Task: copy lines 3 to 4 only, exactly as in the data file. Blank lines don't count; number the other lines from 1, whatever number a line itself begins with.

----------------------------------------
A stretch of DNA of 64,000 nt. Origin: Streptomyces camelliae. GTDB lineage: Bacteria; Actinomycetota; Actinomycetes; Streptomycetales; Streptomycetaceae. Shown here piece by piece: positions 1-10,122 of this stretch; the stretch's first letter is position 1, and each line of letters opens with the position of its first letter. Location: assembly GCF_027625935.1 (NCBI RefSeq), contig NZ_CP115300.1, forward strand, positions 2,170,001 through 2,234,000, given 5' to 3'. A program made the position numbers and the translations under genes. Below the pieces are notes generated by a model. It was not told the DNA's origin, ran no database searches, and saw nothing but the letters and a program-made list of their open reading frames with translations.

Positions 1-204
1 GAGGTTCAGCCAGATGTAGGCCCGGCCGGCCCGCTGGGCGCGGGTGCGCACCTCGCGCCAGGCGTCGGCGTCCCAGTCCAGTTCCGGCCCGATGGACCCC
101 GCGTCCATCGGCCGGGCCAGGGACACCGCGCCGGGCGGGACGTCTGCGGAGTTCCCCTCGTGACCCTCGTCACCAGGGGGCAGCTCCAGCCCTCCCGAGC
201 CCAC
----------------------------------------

1 GAGGTTCAGCCAGATGTAGGCCCGGCCGGCCCGCTGGGCGCGGGTGCGCACCTCGCGCCAGGCGTCGGCGTCCCAGTCCAGTTCCGGCCCGATGGACCCC
101 GCGTCCATCGGCCGGGCCAGGGACACCGCGCCGGGCGGGACGTCTGCGGAGTTCCCCTCGTGACCCTCGTCACCAGGGGGCAGCTCCAGCCCTCCCGAGC